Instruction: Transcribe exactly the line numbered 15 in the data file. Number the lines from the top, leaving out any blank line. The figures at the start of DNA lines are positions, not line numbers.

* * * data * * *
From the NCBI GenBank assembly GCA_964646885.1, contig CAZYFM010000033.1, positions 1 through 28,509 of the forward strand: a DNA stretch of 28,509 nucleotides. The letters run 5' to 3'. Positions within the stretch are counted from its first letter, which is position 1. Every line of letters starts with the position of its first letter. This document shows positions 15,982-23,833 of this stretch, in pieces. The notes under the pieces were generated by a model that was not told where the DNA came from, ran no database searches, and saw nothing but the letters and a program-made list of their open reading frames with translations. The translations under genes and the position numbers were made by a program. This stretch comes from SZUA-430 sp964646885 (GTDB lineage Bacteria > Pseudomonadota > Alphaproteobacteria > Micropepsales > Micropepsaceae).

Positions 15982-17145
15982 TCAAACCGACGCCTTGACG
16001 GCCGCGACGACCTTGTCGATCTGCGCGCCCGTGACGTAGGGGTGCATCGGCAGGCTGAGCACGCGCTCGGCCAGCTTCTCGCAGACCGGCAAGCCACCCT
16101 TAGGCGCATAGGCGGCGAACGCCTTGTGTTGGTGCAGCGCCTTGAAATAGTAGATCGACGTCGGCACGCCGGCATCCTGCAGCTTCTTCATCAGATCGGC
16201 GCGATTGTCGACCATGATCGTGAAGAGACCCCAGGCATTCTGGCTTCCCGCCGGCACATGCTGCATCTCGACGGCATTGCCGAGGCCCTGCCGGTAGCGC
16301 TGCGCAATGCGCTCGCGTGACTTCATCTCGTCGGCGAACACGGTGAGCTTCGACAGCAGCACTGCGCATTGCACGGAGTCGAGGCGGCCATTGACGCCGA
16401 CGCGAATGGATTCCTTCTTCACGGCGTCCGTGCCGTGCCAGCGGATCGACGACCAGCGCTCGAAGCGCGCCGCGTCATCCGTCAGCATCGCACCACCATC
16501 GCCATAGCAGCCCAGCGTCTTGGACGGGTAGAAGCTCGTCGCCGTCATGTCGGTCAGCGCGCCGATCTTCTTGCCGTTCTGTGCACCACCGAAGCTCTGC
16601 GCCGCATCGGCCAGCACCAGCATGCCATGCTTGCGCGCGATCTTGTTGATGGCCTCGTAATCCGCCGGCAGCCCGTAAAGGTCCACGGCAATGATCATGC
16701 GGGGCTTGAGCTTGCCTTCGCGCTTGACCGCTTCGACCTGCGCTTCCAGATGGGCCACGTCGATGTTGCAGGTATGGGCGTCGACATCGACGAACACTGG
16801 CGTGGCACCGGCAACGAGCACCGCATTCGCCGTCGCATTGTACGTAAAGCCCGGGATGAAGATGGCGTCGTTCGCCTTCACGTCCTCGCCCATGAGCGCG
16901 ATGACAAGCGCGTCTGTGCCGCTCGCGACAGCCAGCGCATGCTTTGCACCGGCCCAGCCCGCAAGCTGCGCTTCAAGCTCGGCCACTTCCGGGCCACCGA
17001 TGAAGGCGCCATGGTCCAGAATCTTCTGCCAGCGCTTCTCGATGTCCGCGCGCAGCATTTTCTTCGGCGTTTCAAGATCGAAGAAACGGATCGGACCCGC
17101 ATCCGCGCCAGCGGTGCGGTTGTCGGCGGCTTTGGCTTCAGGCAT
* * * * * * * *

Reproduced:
17101 ATCCGCGCCAGCGGTGCGGTTGTCGGCGGCTTTGGCTTCAGGCAT